Cultivating cannabis: 5 tips on how to grow your own a bit better at home

Canada’s first PhD in cannabis horticulture gives growing tips for better bud.

Canada’s first PhD in cannabis horticulture gives growing tips for better bud

Dr. Deron Caplan obtained his PhD in cannabis horticulture from the University of Guelph. (Sinisa Jolic/CBC)
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Underground growers have experimented for decades on ways to get higher yields and potency from traditional cannabis varieties. But this underground experimentation hasn't been validated by modern agricultural science.

With legalization, it looks like that may change, and one of the people leading that change is Deron Caplan, who recently finished his PhD in cannabis horticulture at the University of Guelph.

Illegal producers' homegrown wisdom doesn't always stand up to scientific scrutiny, Caplan told Quirks & Quarks.

"We found that even the ones that are tried and true underground, we've tested them, and some of them don't work out the way they're supposed to," he said.

In preparation for the legalization of recreational marijuana possession in Canada on Oct. 17, Caplan hopes to share his knowledge of bringing science and cultivation together.

Dr. Deron Caplan shares four scientifically proven tips for growing cannabis 2:20

According to federal guidelines, Canadians may cultivate up to four plants at home for personal use, and prepare various cannabis products (such as edibles) also for personal use.

The practical details of implementing legalization have largely been left to the provinces and territories, so residents of Manitoba and Quebec, for example, will not be allowed to grow plants at home.

Here are Caplan's top tips for growing quality cannabis on your own — provided you'll be able to, depending on where you live.

Tip #1: If you want buds, turn out the lights

According to Caplan, cannabis plants in nature respond strongly to light. But more light isn't necessarily better, particularly when you want to maximize the production of the flowers that contain active chemical ingredients like THC, cannabidiol and other cannabinoids.

"If the plant has more than 12 hours of daylight it will remain in a vegetative state," Caplan explained.

Extra light will help the plant will grow quickly, as it stores energy into its leaves and stems. The result will be a big plant — but when you want it to flower, it's time to turn out the lights.

"When that lighting period is adjusted to 12 or fewer hours, then the plant starts to flower," said Caplan.

These are all flowering cannabis plants at the licensed producer Beleave located just outside of Hamilton, Ont. (Sinisa Jolic/CBC)

Tip #2: Too much fertilizer makes for feeble flowers

Extra fertilizer helps make plants grow tall, strong and leafy, but is less useful during the flowering stage.

"High rates of fertilizer were associated with lower concentrations of some of the important cannabinoids that we rely on for the medicinal effects of the plant," said Caplan.

For more potent buds, cut back on the fertilizer once your plants start to flower.

Most growers take stem cuttings from mother plants to create clones, which will then produce roots and will grow up to become a full-size flowering plant. (Sinisa Jolic/CBC)

Tip #3: Any old dirt won't do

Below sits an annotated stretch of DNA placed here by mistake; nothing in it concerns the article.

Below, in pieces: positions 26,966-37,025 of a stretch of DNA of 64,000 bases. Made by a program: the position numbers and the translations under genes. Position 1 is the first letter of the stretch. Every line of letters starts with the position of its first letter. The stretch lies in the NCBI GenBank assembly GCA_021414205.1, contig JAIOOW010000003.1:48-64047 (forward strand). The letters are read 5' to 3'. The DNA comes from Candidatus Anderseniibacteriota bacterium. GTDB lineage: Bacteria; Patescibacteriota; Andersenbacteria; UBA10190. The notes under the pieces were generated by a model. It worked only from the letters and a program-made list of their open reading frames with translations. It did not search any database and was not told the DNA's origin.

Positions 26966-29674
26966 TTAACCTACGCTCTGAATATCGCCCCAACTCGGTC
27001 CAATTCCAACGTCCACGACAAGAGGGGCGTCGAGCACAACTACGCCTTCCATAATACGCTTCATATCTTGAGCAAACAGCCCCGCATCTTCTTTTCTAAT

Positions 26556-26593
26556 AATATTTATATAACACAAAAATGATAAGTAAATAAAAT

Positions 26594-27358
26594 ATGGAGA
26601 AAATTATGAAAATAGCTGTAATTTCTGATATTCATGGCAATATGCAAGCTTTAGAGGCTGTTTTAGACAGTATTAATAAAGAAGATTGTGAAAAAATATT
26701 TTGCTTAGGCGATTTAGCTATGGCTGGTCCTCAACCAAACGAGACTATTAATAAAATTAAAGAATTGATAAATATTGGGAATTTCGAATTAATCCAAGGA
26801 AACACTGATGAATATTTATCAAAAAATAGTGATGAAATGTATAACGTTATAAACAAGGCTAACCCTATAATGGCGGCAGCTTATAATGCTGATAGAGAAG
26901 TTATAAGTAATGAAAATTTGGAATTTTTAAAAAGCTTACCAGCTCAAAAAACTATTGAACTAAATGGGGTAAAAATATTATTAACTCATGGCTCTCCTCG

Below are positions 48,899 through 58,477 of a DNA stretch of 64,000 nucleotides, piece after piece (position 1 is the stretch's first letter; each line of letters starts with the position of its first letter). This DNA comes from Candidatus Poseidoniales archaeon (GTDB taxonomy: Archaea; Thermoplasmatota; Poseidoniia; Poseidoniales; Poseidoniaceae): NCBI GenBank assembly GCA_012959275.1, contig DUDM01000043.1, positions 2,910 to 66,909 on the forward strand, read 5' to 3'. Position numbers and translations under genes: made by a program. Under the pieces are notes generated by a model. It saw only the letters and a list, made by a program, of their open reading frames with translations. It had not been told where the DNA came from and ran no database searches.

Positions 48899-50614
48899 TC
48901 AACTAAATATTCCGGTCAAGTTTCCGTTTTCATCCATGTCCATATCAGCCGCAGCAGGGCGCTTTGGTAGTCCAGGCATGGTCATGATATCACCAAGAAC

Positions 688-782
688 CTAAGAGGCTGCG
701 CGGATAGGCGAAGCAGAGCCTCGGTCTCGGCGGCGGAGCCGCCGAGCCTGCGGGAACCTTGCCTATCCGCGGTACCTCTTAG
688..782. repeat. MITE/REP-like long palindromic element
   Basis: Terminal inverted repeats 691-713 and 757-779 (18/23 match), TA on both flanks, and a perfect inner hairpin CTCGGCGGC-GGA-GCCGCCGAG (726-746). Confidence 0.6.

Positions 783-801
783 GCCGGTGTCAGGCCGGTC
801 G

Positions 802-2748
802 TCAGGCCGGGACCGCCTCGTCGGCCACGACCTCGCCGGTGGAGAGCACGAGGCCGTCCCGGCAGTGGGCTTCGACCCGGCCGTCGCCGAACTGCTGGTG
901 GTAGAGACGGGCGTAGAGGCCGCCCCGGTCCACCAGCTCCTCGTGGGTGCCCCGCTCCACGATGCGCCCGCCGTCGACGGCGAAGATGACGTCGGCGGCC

Not surprisingly, the soil you grow your plants in will have a big impact on how well they produce. And while it might sometimes be called a weed, prime pot needs just the right kind of dirt to do its best.

According to Caplan, it's critical to have good soil drainage for the flowering stage.

"A drier substrate, or one that holds less water after it's irrigated, performs substantially better in terms of the yield of the plants and in terms of the quality of the plants," he said.

Tip #4: For potent pot, a little (drought) stress is good

You might worry that cutting back on the water would limit your plant's growth. But Caplan found that a little water stress during the flowering stage doesn't affect the amount of flowers you harvest.

A little water deprivation — or "drought stress" — appears to even improve potency.

"We found an increase in cannabinoid concentration, and especially cannabinoid yield," he said.

The key is to find the right amount of drought stress. "You can't just allow your plants to dry completely," he warned.

He advises letting the plants' leaves wilt to about 50 per cent more than its original angle.

"Drought stress is commonly associated with high quality herbs and spices," said Caplan. Evidently, this applies to cannabis as well as other herbs that find their way into your kitchen pantry.

Tara Godlick, one of Beleave's master growers, shows Quirks & Quarks around their facilities. Here she is in the vault showing us the product they're shipping out to Ontario and Manitoba. (Sinisa Jolic/CBC)

Tip #5: Propagate your pot plants to grow the next generation

Experienced growers typically grow new plants from cuttings, not seeds. According to Caplan, the most successful cuttings will need two to three leaves on a stem.

"Having three leaves compared to two leaves had the same rates of rooting success, but had a higher quality roots," he said.

He also recommends a synthetic rooting hormone, generally based on a plant hormone called IBA (indole-3-butyric acid). Once the roots have developed, the baby plants can be potted.

Happy growing!

Once the plants are full grown, producers harvest the flowers to then dry into consumable products. These flowers are from Beleave's Ultra Sour crop. (Sinisa Jolic/CBC)

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